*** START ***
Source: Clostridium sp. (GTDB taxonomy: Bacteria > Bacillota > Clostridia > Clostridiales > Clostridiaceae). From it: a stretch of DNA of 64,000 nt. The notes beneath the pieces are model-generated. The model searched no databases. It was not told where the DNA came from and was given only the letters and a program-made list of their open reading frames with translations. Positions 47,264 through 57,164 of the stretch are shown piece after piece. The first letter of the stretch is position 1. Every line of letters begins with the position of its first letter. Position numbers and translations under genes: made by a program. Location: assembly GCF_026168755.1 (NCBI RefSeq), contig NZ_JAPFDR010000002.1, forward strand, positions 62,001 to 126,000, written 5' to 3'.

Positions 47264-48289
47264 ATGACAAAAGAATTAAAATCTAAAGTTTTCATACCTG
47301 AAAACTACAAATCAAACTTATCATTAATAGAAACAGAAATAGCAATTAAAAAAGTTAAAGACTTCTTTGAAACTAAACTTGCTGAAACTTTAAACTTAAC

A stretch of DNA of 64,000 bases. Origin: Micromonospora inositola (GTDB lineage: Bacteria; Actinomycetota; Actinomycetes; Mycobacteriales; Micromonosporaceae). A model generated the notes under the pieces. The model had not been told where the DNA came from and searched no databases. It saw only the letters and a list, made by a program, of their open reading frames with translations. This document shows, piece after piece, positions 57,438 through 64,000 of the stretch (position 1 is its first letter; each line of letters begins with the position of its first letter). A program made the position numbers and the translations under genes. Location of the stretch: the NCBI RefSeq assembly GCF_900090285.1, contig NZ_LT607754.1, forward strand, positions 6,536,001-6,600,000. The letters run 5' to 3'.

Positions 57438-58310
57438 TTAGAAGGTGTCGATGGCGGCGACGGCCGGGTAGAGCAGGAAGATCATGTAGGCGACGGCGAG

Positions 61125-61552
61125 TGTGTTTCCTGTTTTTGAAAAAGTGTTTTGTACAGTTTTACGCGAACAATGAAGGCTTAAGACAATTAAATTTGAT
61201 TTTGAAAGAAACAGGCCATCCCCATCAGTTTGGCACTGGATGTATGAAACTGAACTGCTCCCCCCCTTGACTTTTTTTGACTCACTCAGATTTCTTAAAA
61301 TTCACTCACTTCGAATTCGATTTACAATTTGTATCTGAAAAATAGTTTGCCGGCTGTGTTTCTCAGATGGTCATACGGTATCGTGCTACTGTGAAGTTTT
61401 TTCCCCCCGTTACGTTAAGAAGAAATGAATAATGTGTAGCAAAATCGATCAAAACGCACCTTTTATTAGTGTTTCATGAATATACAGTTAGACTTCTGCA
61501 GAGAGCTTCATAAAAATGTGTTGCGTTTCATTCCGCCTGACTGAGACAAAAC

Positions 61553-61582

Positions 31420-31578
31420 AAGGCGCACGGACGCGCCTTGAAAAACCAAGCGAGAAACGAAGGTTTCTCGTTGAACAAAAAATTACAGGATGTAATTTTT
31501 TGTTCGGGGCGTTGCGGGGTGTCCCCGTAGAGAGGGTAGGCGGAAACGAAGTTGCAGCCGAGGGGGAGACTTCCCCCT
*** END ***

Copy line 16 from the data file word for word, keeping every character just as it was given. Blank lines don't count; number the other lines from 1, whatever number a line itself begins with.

31420 AAGGCGCACGGACGCGCCTTGAAAAACCAAGCGAGAAACGAAGGTTTCTCGTTGAACAAAAAATTACAGGATGTAATTTTT